What exactly are anti-oxidants, and do I need to take them as supplements?
Anti-oxidants are chemicals that stabilize free radicals. Free radicals are byproducts of the body’s normal metabolism reactions. Free radicals can cause damage to the body’s cells. The damage accumulates over time and can lead to cancers. While the body naturally produces some free radicals, they can also be generated by environmental exposure to pollution, cigarette smoke, or radiation.
There are several different types of anti-oxidants. Some examples include vitamin C, vitamin E, beta-carotene, and phytosterols. Anti-oxidants are naturally found in several different kinds of foods and can also be purchased as supplements. Good sources of anti-oxidants include tea, soy products like tofu, and fruits like blueberries. Each source has a different mix of anti-oxidants. Therefore, it is important to have a varied diet with plenty of fruits and vegetables to be sure you are getting an optimal amount of all the anti-oxidants you need.
Studies show that people who have a diet high in fruits and vegetables have lower rates of cancer and heart disease. Fruits and vegetables are rich in anti-oxidants as well as fiber. Several studies have also looked at whether anti-oxidant supplements can reduce cancer risk. Some studies appear to show a benefit, some show no difference, and some actually show the potential for harm. Since the data is still unclear, several studies in progress continue to investigate the effects of taking supplemental anti-oxidants. The best recommendation regarding anti-oxidants at this time is to aim for 5 servings of fruits and vegetables per day.
Do carrots really improve your eyesight?
Carrots are rich in beta-carotene. Beta-carotene is metabolized by the body into vitamin A which is important for the cells in your eyes that process what you see. Symptoms of vitamin A deficiency include night blindness, drying of the eyes, and dry, scaly skin. Vitamin A is also important in proper function of the immune system. Vitamin A deficiency is a problem in developing countries. Most people in the U.S. have an adequate amount of vitamin A in their diet, which means that eating extra carrots will not improve your vision.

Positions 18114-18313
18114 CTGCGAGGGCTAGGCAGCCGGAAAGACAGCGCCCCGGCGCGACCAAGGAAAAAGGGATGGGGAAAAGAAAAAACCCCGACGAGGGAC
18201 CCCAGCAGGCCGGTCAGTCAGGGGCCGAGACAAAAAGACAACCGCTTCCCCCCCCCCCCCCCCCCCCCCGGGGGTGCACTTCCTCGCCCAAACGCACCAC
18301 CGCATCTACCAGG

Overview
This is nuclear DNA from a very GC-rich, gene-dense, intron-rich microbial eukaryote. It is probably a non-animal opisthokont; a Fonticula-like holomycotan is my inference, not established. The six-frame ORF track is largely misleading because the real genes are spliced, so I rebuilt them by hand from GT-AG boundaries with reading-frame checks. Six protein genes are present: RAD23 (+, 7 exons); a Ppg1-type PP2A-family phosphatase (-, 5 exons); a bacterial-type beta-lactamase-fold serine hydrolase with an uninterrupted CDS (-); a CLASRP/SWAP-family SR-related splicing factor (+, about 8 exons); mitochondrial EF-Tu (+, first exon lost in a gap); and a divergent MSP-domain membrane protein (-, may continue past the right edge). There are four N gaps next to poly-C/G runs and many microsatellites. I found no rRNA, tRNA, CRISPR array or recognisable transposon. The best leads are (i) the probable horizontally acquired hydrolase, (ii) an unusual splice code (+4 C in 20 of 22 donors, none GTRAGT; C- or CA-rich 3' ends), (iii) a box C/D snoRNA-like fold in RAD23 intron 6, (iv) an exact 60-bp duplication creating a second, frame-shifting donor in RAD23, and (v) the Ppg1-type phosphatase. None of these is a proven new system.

The flipside is taking too much vitamin A. Symptoms of excess vitamin A include yellow-orange skin, rash, coarse hair, dry eyes, and headaches. Unless you are taking vitamin A supplements or eating excessive amounts of vitamin A-rich foods, you will probably not overdose on vitamin A.
Good sources of vitamin A include carrots, sweet potatoes, spinach, cantaloupe, papaya, and mango. One medium size carrot has about 110% of the RDA for men and 145% of the RDA for women. One cup of raw spinach meets about 25% of the RDA for the average person. Low fat or skim milk and many cereals are also fortified with vitamin A. One cup of skim milk meets 20% of the RDA for the average adult. While eating carrots is an efficient way to ensure that you have fulfilled your daily requirements, a combination of other foods will also meet your nutritional needs.
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Published On: November 27, 2006